Ji H, Kozak RA, Biondi MJ, Pilon R, Vallee D, Liang BB et al (2015) Next generation sequencing of the hepatitis C virus NS5B gene reveals potential novel S282 drug resistance mutations. Virology 477:1–9PubMedCrossRefGoogle Scholar
  113. 113.
    Kukolj G, McGibbon GA, McKercher G, Marquis M, Lefèbvre S, Thauvette L et al (2005) Binding site characterization and resistance to a class of non-nucleoside inhibitors of the hepatitis C virus NS5B polymerase. J Biol Chem 280:39260–39267PubMedCrossRefGoogle Scholar
  114. 114.
    Abergel A, Asselah T, Metivier S, Kersey K, Jiang D, Mo H et al (2016) Ledipasvir-sofosbuvir in patients with hepatitis C virus genotype 5 infection: an open-label, multicentre, single-arm, phase 2 study. Lancet Infect Dis 16:459–464PubMedCrossRefGoogle Scholar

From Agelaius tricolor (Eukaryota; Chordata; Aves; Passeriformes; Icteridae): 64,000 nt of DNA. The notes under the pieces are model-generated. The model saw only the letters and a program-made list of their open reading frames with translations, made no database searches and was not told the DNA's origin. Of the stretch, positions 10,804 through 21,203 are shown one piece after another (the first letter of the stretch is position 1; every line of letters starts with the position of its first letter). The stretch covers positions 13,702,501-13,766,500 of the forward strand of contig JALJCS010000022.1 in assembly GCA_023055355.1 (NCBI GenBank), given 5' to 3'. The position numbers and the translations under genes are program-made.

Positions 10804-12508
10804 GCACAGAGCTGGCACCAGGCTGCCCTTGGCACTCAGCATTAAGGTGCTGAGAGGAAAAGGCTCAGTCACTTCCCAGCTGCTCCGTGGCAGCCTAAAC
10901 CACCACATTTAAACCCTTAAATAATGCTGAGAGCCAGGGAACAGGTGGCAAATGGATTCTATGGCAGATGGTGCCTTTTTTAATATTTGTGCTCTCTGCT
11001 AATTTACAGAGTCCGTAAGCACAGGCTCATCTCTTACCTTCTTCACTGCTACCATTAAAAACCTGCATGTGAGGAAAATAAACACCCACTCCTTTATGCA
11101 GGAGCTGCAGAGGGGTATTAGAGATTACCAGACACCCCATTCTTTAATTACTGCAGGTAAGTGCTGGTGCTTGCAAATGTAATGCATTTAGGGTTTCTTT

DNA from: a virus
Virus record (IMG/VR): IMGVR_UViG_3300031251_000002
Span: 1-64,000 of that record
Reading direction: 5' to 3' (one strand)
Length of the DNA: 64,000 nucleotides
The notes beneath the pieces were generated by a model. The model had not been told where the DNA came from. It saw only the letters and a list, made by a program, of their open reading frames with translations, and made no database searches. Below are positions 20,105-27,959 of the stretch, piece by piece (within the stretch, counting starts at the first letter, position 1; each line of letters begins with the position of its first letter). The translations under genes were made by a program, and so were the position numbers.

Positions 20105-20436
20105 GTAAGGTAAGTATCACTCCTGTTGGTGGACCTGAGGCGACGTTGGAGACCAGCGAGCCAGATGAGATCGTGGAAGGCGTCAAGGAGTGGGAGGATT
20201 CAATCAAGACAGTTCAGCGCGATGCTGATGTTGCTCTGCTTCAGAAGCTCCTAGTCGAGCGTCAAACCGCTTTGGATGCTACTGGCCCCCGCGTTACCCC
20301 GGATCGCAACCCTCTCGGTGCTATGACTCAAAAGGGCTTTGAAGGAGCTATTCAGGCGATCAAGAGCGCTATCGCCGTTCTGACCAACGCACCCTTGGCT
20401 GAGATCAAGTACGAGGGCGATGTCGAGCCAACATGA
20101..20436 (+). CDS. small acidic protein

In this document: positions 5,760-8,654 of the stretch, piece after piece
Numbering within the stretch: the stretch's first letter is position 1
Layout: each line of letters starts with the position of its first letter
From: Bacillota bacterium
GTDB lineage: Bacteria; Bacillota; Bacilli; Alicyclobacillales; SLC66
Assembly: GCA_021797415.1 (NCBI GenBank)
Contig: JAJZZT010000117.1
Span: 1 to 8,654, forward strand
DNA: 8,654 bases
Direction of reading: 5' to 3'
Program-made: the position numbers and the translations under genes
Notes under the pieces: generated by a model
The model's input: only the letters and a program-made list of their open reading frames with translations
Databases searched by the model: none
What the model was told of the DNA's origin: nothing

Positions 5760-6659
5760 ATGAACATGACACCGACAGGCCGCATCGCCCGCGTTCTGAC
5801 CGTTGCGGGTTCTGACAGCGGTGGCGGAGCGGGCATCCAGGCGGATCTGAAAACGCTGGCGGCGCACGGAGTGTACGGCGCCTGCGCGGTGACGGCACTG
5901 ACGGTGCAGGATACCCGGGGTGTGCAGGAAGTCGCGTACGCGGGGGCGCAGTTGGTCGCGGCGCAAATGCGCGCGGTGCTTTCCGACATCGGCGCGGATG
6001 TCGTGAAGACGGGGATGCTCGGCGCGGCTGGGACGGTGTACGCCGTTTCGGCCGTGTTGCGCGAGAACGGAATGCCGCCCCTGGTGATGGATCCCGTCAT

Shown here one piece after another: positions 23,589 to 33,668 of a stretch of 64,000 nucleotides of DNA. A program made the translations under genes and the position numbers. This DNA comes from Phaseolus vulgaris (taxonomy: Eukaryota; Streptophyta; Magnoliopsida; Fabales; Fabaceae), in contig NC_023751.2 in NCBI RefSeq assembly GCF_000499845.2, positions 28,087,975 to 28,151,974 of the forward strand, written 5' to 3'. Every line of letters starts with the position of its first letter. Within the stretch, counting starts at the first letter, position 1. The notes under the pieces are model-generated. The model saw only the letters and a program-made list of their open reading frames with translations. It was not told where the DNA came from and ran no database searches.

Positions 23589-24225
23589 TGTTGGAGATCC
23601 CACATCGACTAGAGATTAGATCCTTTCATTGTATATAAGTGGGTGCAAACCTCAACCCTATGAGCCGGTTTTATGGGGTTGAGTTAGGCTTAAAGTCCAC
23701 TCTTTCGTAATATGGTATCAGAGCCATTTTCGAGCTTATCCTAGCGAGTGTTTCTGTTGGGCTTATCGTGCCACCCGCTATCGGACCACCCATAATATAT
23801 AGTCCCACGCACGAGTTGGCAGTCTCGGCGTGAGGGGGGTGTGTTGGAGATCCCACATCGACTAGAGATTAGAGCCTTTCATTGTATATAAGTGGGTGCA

115. 115.
    Abergel A, Metivier S, Samuel D, Jiang D, Kersey K, Pang PS et al (2016) Ledipasvir plus sofosbuvir for 12 weeks in patients with hepatitis C genotype 4 infection. Hepatology 64:1049–1056PubMedCrossRefGoogle Scholar
  116. 116.
    Bourlière M, Bronowicki J-P, de Ledinghen V, Hézode C, Zoulim F, Mathurin P et al (2015) Ledipasvir-sofosbuvir with or without ribavirin to treat patients with HCV genotype 1 infection and cirrhosis non-responsive to previous protease-inhibitor therapy: a randomised, double-blind, phase 2 trial (SIRIUS). Lancet Infect Dis 15:397–404PubMedCrossRefGoogle Scholar
  117. 117.
    Charlton M, Everson GT, Flamm SL, Kumar P, Landis C, Brown RS Jr et al (2015) Ledipasvir and sofosbuvir plus ribavirin for treatment of HCV infection in patients with advanced liver disease. Gastroenterology 149:649–659PubMedCrossRefGoogle Scholar
  118. 118.